The COVID-19 pandemic has set in motion the largest drop on record of $400 billion in global energy investments, marking a 20% annual decline, International Energy Agency's flagship report Global Energy Investments 2020 revealed on Wednesday.
According to the report, at the start of 2020, global energy investments were on track for growth of around 2%, which would have been the largest annual rise in spending in six years.
However, the global pandemic crisis brought large swathes of the global economy to a standstill in a matter of months.
As a result of weakened balance sheets, uncertainty in the global economy and a fall in energy prices, companies are cutting back on investments while lockdowns and disrupted supply chains are hampering projects.
The report showed that global energy investments are anticipated to drop to around $1.5 trillion in 2020, corresponding to a fall of $400 billion compared to 2019.
“The historic plunge in global energy investment is deeply troubling for many reasons. It means lost jobs and economic opportunities today, as well as lost energy supply that we might well need tomorrow once the economy recovers," Fatih Birol, the IEA’s executive director was quoted as saying.
"The slowdown in spending on key clean energy technologies also risks undermining the much-needed transition to more resilient and sustainable energy systems," he noted.
According to the report, global investments in oil and gas are expected to fall by almost one-third while investments in the shale industry are anticipated to fall by 50% this year.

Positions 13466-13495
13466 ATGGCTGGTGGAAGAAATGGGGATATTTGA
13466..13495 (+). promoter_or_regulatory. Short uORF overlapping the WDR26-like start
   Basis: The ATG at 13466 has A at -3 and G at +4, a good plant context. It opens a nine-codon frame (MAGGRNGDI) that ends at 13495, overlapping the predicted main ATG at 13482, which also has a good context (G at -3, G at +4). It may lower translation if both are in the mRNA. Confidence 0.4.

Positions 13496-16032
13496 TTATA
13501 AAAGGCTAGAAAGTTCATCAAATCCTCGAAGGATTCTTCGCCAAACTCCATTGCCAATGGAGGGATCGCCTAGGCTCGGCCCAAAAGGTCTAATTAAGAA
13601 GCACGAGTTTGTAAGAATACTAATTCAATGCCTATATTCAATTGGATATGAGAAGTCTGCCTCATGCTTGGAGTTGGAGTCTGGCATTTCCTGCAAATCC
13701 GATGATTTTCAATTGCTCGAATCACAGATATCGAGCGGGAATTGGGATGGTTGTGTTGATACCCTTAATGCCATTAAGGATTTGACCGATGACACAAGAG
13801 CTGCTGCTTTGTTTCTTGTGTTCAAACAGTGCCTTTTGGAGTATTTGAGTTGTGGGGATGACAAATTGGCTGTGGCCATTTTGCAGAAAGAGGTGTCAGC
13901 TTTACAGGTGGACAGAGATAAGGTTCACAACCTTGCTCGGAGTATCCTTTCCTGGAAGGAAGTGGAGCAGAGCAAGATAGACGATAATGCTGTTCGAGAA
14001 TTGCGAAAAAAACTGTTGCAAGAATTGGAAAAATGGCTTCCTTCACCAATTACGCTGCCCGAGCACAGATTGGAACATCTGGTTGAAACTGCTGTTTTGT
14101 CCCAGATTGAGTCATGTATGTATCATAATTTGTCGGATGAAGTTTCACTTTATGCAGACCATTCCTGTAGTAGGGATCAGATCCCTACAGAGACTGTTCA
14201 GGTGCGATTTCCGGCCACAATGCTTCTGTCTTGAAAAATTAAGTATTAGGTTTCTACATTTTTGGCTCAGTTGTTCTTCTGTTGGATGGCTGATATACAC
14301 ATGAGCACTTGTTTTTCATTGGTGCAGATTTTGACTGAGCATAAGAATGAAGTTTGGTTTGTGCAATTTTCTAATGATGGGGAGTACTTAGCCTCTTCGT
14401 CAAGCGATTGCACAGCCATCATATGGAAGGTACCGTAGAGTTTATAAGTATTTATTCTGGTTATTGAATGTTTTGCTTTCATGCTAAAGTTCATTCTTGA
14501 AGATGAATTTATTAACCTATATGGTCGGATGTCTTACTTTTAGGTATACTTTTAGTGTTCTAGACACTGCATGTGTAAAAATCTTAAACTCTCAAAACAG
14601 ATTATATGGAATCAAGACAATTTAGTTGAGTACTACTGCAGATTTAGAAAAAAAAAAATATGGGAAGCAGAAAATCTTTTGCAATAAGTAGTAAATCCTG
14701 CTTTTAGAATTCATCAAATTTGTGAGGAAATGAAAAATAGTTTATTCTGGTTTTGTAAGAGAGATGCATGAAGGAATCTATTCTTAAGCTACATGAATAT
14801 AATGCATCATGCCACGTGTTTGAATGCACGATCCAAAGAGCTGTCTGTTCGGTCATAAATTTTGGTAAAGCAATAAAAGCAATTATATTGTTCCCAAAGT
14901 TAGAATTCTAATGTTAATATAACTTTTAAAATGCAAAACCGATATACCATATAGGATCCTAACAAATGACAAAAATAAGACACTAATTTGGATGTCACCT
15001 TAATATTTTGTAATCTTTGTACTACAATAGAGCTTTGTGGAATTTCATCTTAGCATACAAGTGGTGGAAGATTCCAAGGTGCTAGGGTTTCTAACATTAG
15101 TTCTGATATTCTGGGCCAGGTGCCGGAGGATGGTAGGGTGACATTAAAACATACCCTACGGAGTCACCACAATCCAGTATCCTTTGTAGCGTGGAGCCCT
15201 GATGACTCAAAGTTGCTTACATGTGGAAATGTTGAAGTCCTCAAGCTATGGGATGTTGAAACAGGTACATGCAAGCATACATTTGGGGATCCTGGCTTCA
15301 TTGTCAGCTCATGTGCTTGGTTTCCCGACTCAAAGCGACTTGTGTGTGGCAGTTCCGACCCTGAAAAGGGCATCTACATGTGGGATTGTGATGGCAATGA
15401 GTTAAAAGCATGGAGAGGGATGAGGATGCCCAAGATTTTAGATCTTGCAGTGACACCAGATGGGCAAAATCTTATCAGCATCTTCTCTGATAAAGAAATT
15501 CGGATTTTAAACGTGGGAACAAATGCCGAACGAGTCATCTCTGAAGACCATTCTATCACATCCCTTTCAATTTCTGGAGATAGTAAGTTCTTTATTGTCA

At the same time, many national oil companies are now desperately short of funding. For oil markets, if investment stays at 2020 levels, then this would reduce the previously-expected level of supply in 2025 by almost 9 million barrels a day, creating a clear risk of tighter markets if demand starts to move back towards its pre-crisis trajectory, the report said.
Global power sector investments are expected to fall by 10% raising concerns over the development of more secure and sustainable power systems.
“Electricity grids have been a vital underpinning of the emergency response to the health crisis and of economic and social activities that have been able to continue under lockdown,” Birol said.
"These networks have to be resilient and smart to ward against future shocks but also to accommodate rising shares of wind and solar power. Today’s investment trends are clear warning signs for future electricity security," he warned.
Although renewables investments have been more resilient during the crisis than fossil fuels, spending on rooftop solar installations by households and businesses has been strongly affected.
The IEA said that final investment decisions in the first quarter of 2020 for new utility-scale wind and solar projects fell back to the levels of three years ago.
By Gulsen Cagatay and Nuran Erkul Kaya